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Dodgy landlords and a community union in Bristol

Edition 1

Maria, a resident in Easton, tells her all too familiar story of dodgy estate agents, the troubles of finding a house in Bristol, and a community union defending local residents. (photo: Acorn)

When you rent your home as many of us have to, you can easily be fooled into believing that you’re a valued paying customer. That is of course if the estate agent has not already deemed you at first glance a ‘risk’. As a minimum wage earner I apparently fall into this category.

One of 1.3 Million in the UK earn minimum wage.

While living in Devon, a certain estate agent was kind enough to allow me to live in the property if I’d pay extra ‘admin’ fees, a double deposit and extra rent in advance. We had little choice but to agree, as other estate agents had told me and my husband that we needed a joint income of around £25,000 a year. Something we just didn’t have at the time.

A national survey by Citizen Advice Bureau of 424 letting agents found that 94% imposed additional charges on tenants on top of the deposit and rent in advance.

So there we were, crammed into our ‘cosy’, overpriced bedsit, and grateful enough to have the stress of relocation over with. But it wasn’t long until our landlady began work on the flat upstairs so she could rent that out also. After 18 months of being driven mad by building works, we eventually saved enough money to move to Bristol.

I had a job lined up to start in January. We paid a deposit, holding fee and administration fee to secure the house. We then waited for the agents to email the contract over before they started sifting through our credit history and interrogating our guarantors.

Tenants in Bristol face higher-than-average ‘administration’ fees of £251. (Rentify, online landlord and tenants service

As I read through the contract I realised that there were contradictory terms to which we had agreed to. I politely emailed the estate agent and highlighted points that needed to be amended which included the fees, one of which was a surprising £95 ‘handover’ fee…which covered them handing me the keys.

I waited nearly two weeks for a response and every time I called the office there was nobody available to help or provide me with any information. Then one week before we were due to move in, a new member of staff informed us that they had decided to let the house to somebody else. We were apparently just too much of a hassle. Having already given the notice on our flat and our jobs, we had just two weeks to find somewhere to move in to, otherwise we would’ve been homeless. Luckily they handed back the deposits and fees that we had put down.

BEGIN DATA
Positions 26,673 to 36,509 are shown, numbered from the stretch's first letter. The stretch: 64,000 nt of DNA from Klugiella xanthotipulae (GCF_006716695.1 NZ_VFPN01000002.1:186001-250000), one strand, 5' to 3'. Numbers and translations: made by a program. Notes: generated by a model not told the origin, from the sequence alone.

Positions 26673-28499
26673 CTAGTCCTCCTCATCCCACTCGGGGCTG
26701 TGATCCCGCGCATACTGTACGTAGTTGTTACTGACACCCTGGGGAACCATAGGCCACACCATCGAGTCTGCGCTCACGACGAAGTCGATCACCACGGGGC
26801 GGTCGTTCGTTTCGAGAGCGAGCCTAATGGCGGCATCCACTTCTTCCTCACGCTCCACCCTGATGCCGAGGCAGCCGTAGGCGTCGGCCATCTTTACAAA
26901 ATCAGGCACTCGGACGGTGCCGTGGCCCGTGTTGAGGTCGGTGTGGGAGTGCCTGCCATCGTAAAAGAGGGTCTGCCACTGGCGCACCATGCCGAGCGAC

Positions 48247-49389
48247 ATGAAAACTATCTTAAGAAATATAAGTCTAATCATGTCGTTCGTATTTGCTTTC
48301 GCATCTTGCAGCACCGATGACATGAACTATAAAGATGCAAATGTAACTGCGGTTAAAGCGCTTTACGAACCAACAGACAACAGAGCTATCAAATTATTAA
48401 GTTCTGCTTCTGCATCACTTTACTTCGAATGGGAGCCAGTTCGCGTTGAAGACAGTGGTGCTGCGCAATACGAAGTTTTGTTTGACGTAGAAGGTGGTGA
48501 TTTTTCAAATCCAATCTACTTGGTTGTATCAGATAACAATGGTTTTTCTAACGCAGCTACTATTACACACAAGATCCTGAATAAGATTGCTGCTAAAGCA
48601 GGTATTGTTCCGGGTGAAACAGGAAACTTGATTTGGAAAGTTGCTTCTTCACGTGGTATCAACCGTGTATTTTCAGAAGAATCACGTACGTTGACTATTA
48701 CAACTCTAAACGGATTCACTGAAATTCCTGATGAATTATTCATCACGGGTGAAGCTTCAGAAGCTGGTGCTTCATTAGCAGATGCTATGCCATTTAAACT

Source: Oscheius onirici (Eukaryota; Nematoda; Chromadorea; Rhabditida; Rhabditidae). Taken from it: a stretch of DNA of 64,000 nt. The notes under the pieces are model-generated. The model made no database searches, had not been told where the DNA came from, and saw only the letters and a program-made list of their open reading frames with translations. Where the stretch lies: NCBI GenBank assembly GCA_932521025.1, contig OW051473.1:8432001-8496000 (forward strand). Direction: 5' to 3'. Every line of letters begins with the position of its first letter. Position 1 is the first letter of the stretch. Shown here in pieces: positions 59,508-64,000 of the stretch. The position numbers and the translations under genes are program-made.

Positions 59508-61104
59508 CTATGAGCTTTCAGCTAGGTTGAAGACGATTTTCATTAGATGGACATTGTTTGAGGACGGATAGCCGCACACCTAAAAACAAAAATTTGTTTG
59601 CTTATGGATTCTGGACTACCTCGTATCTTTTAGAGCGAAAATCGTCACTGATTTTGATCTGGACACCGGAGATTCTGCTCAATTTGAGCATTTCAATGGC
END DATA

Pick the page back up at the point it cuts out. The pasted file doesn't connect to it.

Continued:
Over 43 thousand households across Bristol now privately rent. An increase of 76% in ten years. (Bristol Post)

Somehow, we managed to move to a place in Bristol on New Year’s Eve, shortly after which I sank into a deep depression caused by feelings of helplessness and worthlessness. The ‘new life’ I’d been expecting came to a halt when I lost my job due to exhaustion.

I went to a meeting organised by ACORN (Association of Community Organisations for Reform Now), a new community union in Easton, which encourages the community to share their experiences and defend local people’s rights. I had learned about them on the local evening news and a week later received a leaflet inviting me to come and join in. After meeting everybody I became an eager and active member of the group.

Easton has nearly double city-wide average of private renters, 40% vs 21%. (Bristol City Council)

In one of our campaigns we managed to stop a local estate agent from bullying an elderly, disabled tenant through our non-aggressive yet very effective action. Her quality of life has been much improved as a result. Through this, I realised I wasn’t alone in feeling isolated and held to ransom by their circumstances. Now there’s something we can do about it.

Maria Owen-Midlane



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  • The fees that agencies decide to charge is somewhat astonishing and out of all proportion to the actual cost of the “service” they are providing. For example agencies often charge in the region of £100 to £150 to undertake credit checks. Having recently, invested in a “buy to let” property it became clear to me that it was possible to get the check done without employing an agent for £34.


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